Jump directly to the Content

Helping People Care for One Another

The first step in helping people move into ministry is to remind them that they are part of a royal priesthood.

Over a decade ago, I visited an exciting church in the inner city of Chicago. While most Sunday sermons in that neighborhood echoed through half-empty auditoriums, the sermons of this church's pastor reached overflow crowds Sunday after Sunday. Obviously, it was an unusual church. People weren't just dropping their money in the plate and then putting their feet up while the pastor did all the work. They believed they were called to minister and by God's power could minister.

I had a chance to talk at length with the pastor. "What's the secret of your success here?"

"Simple," he said. "I just tell people who they are: chosen by God, his children, his priests. I don't shame them for what they are not; I tell them who they are."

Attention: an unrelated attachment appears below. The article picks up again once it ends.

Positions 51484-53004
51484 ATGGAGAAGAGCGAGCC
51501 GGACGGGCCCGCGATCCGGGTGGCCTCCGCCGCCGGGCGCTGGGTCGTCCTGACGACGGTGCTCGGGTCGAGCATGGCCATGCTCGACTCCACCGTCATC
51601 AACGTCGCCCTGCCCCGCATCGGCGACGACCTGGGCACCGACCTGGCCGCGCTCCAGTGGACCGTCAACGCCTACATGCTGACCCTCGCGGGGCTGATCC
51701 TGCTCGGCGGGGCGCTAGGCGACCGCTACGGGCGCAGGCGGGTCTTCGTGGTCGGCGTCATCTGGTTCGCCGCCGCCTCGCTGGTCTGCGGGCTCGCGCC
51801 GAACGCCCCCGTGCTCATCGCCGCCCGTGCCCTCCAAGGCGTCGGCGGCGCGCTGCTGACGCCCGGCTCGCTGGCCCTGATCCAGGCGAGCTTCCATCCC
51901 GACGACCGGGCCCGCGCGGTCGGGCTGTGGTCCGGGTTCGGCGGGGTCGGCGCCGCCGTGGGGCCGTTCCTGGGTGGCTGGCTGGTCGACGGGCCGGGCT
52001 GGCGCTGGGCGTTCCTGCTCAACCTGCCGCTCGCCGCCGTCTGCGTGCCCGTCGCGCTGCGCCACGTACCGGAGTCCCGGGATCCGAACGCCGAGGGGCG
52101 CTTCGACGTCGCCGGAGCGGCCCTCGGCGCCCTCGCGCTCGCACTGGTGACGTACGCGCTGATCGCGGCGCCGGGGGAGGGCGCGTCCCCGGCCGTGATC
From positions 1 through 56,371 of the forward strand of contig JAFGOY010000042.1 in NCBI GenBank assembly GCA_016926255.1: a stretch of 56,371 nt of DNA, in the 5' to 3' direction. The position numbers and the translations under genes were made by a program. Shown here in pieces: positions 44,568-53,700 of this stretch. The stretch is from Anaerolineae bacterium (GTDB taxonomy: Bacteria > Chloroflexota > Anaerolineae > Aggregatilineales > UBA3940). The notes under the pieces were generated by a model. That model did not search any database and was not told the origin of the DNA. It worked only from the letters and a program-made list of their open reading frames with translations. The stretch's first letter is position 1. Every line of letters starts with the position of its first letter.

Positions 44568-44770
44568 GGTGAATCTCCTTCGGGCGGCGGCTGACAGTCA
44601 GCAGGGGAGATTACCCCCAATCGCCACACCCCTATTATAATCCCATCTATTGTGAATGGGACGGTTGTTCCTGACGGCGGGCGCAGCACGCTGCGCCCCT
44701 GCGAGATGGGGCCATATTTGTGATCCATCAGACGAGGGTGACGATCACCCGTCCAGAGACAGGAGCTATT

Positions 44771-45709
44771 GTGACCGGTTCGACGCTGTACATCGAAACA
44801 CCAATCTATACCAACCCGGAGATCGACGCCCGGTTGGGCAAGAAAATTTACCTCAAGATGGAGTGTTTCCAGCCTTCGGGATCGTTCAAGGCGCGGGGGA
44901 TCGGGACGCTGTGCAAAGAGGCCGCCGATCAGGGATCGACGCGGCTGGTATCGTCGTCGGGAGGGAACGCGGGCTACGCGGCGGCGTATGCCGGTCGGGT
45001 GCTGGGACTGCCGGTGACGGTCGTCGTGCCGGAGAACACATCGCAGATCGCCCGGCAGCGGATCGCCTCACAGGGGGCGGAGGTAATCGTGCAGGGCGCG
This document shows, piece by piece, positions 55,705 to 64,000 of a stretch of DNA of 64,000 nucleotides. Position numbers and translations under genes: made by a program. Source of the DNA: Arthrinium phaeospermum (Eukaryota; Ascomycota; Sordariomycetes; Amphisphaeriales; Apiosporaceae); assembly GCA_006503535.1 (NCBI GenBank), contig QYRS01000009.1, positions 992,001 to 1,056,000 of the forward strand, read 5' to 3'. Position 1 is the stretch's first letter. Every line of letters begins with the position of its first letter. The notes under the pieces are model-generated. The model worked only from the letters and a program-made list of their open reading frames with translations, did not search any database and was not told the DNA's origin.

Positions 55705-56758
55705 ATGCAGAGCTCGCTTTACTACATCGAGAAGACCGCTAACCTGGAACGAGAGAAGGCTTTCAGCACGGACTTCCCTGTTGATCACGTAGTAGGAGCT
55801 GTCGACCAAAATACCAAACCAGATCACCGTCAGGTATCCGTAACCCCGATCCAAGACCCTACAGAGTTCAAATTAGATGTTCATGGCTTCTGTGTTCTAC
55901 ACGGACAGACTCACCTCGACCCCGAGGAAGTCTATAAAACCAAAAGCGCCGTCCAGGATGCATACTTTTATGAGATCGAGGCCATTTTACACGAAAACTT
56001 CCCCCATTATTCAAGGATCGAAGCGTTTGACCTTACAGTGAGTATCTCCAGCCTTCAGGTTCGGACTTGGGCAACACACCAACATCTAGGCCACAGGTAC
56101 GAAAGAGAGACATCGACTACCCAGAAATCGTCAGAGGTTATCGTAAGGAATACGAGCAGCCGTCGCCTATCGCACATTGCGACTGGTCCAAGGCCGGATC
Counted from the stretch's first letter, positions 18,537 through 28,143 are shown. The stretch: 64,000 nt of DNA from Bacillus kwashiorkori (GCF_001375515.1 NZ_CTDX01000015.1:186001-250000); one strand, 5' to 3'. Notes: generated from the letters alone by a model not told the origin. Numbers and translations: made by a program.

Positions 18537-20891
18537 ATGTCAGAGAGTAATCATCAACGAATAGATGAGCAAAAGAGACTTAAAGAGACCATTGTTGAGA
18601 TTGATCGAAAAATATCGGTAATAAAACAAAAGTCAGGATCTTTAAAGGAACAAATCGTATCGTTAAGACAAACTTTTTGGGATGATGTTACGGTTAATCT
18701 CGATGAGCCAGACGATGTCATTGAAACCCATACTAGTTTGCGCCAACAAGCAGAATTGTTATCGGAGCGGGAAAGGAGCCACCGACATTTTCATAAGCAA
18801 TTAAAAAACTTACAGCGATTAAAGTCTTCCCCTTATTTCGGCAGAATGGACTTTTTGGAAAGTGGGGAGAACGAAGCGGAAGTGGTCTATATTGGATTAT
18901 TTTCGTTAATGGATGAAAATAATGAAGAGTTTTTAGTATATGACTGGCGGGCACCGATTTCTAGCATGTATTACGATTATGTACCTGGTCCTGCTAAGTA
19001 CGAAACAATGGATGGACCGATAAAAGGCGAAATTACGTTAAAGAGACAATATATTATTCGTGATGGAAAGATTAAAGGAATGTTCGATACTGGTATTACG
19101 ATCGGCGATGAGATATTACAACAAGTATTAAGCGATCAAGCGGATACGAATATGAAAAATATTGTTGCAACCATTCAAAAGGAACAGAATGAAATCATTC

At that moment, I promised myself, If ever I return to the pastorate, I'm going to remember that. I did return, and I kept that promise. I've been telling people who they are, and it works. Let me use my experience with University Presbyterian Church's (UPC) lay ministry ...

May/June
Support Our Work

Subscribe to CT for less than $4.25/month

Homepage Subscription Panel

Read These Next

Related
I Voted Clinton. He Voted Trump. We Still Do Ministry Together.
I Voted Clinton. He Voted Trump. We Still Do Ministry Together.
How my right-hand man and I reconciled our political differences for the sake of our church.
From the Magazine
Charisma and Its Companions
Charisma and Its Companions
Church movements need magnetic leaders. But the best leaders need more than charm.
Editor's Pick
What Christians Miss When They Dismiss Imagination
What Christians Miss When They Dismiss Imagination
Understanding God and our world needs more than bare reason and experience.
close